Schneider includes interactive artwork that allows audience members to take native flower seeds home, and removing the seeds reveals an image beneath. The image “is a depiction of hope and what human hands are capable of. The call to action in the quilt moves to the action within the interactive piece. Lastly, I end on continuing an appreciation for nature.”

Future endeavors

Metz, who graduated from Carbondale Community High School in 2018, will earn her degree next month. Initially considering a future in architecture and designing buildings, Metz explained she began as an exploratory student, took a painting class “and didn’t look back from there.”

“I declared my major and honed in on creating my work,” she said. Metz wants to travel, find new inspiration and then pursue a Master of Fine Arts in painting and embark on her career.

Schneider is filling an art teaching position at Sparta High School. She chose art education “because I want to help my students reconnect with nature using art as a tool to achieve eco-justice and maintain the connection between humanity and the natural world.”

Schneider added that art is an “integral part of human experience,” and her interest in art started as early as she can remember. She maintained that interest “because I had many people in my life who fostered my creativity.” A future project she wants to achieve is creating a community garden with students, adding a “project like this could truly help people enrich their relationship with nature.”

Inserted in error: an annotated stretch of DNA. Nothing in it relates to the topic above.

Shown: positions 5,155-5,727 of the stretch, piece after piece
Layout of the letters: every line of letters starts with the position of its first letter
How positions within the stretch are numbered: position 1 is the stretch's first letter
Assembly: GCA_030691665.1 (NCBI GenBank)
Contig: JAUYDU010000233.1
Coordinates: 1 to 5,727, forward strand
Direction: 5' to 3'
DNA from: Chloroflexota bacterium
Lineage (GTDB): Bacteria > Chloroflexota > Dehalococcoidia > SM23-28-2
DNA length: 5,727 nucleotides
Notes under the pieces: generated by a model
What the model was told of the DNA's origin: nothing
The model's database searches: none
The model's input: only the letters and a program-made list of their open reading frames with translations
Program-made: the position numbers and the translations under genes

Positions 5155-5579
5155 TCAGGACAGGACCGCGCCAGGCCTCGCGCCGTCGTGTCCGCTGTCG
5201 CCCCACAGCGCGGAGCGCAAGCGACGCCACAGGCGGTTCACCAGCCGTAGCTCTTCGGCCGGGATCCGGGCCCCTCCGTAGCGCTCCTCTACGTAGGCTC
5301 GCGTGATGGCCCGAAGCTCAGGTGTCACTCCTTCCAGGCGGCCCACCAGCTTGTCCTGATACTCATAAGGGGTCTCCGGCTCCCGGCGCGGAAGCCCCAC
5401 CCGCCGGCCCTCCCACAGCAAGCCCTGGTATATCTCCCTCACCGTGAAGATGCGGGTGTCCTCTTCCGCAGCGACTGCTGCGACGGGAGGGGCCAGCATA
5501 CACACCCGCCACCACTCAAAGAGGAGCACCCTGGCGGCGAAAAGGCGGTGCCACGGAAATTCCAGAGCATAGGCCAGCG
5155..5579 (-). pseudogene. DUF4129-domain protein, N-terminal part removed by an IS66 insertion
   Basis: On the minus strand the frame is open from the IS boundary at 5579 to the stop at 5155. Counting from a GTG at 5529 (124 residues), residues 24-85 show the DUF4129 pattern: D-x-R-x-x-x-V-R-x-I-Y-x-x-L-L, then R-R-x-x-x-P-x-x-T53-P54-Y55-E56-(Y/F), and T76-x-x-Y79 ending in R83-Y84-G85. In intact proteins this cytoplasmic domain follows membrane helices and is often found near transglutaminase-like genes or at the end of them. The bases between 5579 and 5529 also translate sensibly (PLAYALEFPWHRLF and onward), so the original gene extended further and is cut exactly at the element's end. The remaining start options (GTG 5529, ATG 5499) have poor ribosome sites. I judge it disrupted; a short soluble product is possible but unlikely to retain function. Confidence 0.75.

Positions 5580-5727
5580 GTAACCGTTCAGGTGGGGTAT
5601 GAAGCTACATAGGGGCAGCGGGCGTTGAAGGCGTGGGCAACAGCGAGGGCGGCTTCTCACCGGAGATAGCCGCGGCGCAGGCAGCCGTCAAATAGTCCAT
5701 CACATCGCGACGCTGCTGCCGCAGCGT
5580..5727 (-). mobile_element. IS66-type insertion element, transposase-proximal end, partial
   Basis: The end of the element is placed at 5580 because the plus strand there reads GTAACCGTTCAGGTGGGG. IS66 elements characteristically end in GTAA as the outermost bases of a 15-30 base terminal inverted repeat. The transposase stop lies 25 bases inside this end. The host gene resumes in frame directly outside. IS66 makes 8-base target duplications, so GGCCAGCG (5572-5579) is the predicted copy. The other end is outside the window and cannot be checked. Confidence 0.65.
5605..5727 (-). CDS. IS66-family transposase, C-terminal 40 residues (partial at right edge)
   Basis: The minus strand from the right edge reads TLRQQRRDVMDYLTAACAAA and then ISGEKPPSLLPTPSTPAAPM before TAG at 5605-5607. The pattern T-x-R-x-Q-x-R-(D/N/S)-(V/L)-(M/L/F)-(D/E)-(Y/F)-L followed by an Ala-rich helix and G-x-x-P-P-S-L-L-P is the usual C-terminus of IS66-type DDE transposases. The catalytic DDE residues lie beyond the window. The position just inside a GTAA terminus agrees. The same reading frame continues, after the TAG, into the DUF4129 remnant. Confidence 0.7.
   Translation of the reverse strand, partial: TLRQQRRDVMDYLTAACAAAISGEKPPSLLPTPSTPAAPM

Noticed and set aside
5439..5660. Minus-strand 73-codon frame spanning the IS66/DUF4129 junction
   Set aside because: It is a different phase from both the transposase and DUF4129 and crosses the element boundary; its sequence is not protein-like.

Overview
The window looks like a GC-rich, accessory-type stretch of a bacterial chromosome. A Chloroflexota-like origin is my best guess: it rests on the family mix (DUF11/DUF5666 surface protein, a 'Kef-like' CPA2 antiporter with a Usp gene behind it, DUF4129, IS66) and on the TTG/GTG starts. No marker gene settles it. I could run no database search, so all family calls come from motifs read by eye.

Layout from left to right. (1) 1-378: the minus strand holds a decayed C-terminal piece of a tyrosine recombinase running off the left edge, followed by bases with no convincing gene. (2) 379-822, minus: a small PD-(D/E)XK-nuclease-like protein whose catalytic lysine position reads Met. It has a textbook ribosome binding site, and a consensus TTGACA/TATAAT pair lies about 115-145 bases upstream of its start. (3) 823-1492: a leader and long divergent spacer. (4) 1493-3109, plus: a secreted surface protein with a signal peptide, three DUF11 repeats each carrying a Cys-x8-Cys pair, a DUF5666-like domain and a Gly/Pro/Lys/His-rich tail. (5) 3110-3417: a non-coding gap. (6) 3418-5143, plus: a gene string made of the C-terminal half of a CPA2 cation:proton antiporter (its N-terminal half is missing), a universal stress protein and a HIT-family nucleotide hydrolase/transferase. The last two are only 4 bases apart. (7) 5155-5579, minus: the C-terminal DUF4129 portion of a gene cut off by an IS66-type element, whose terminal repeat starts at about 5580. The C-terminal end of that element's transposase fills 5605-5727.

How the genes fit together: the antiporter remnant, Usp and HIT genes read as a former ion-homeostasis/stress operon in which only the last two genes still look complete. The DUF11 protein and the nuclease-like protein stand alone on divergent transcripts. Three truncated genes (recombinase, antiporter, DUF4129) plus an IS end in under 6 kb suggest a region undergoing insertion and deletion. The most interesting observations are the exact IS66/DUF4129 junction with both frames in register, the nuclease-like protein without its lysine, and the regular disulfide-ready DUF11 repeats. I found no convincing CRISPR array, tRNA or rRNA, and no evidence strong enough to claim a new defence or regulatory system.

Schneider said she is excited to get to know new people “and form community through art and environmentalism” once she moves to Minnesota, and she is “curious about what the new environment could teach me.”

Talented students

Seniors in the School of Art and Design, part of the College of Arts and Media, who are graduating from the fall semester to the end of the summer term are encouraged by faculty.

Sun Kyoung Kim, chair of the Rickert-Ziebold committee and associate professor of metals and jewelry, said she was impressed by the students’ quality of work that extends beyond their art prowess and to their research and the environment. Even with a smaller group of six finalists, Kim noted the quality of entries continue.

Mark Pease, an associate professor in digital media, noted the importance of seeing “the best work from our best seniors.” Each student showed their individualism and “how unique their ideas are.”

“They are trying things that they don’t know the outcomes to yet, and that’s a really healthy place to be as an artist or designer,” he said. “They are not just remaking what they have already seen, but they are starting from a really personal place. And they are creating things that are really unique.”

The other finalists were:

•             Arthur Gibson, blacksmithing, Cape Coral, Florida.

•             Ethan Hanse, metalsmithing, Salida, Colorado.

•             Hannah Holste, communication design, Freeport, Illinois.

•             Cole Schnaudigel, art education, Arlington Heights, Illinois.

Pease had Metz and Schneider as students early in their undergraduate careers.

“In a beginning level class, they really stood out. You could tell whatever path they were going to take, you could see early on the potential,” Pease said. “It’s not a surprise that their work is ambitious, the presentation is really good, and their talent shows through. To see them now at the graduating level is really exciting to see what they have done over the course or two to three years.”